THE other Saturday I was puttering around in the Brooklyn Battery (Hugh Carey) Tunnel area in the arctic cold and then investigated Battery Park City, where I have acquired two batches of photos but never seem to publish them because where I find the idea of Battery Park City of interest, to me its architecture is same-y and leaves me indifferent. I did find some interesting infrastructural stuff that I may share.
However I did check Morris Street and its pair of ancient Corvingtons. These aren’t modern retro knockoffs, kidz– they’re the real McCoys, installed no later than the 1940s and are some of the last remaining Type 24 Corvs found anywhere in NYC, though new versions can be found in plenty of places.
If you look at a map of lower Manhattan there are, in effect, two Morris Streets, one between West and Washington Streets and another between Greenwich and Broadway. The two were once continuous, but the construction of the Hugh Brooklyn Battery Carey Tunnel in the 1940s severed it into two nearly equal halves. The city recently subnamed the western section for Teddy Gleason, president of the International Longshoremen’s Association from 1963 to 1987. Lower Manhattan used to have a working waterfront.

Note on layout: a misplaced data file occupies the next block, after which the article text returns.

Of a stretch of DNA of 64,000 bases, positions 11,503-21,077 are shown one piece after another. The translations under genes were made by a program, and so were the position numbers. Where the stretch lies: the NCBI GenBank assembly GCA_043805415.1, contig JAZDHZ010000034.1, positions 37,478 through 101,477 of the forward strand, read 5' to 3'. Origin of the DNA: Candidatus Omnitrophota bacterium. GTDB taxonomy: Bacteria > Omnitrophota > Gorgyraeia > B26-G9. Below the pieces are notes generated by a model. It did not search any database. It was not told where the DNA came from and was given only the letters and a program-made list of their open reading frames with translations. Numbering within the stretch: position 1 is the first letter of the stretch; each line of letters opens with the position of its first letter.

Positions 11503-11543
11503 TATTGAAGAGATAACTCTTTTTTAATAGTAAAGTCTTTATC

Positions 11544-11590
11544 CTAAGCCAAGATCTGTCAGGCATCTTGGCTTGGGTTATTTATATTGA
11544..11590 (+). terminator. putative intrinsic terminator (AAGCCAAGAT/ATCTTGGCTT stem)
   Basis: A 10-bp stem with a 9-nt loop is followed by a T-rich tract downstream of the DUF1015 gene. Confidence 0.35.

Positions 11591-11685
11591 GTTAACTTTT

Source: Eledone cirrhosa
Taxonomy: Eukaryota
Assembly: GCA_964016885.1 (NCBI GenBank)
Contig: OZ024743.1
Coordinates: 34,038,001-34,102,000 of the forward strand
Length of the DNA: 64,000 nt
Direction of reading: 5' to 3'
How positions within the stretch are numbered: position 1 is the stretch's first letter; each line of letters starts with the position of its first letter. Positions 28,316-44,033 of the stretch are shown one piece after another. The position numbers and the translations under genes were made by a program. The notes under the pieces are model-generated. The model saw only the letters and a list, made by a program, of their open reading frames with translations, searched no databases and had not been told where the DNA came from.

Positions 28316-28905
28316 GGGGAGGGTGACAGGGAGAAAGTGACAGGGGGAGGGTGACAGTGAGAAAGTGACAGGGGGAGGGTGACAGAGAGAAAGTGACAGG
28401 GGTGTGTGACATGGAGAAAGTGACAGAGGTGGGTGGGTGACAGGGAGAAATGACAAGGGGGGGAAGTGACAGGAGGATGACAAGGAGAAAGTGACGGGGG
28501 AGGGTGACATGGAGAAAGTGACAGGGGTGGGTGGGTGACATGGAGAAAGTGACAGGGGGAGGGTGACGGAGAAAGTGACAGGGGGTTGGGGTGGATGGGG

Two of the early 20th Century Corvs beat the odds and survived, but not without being saddled by two different versions of sodium vapor fixtures that light up bright yellow at night. The first was installed in the 1980s and the second, seen here in 2018, in 2009.
However in late 2021, these old soldiers were finally provided with new LED lamps; the city is determined to replace every old incandescent, mercury or sodium lamp with the new energy-efficient LED.
What the Department of Transportation was unable to do is employ the traditional connection sconce that joins the pendant Bells with the masts, so an improvisation was devised. (The traditional sconces do find their way to retro versions of this Corvington.)
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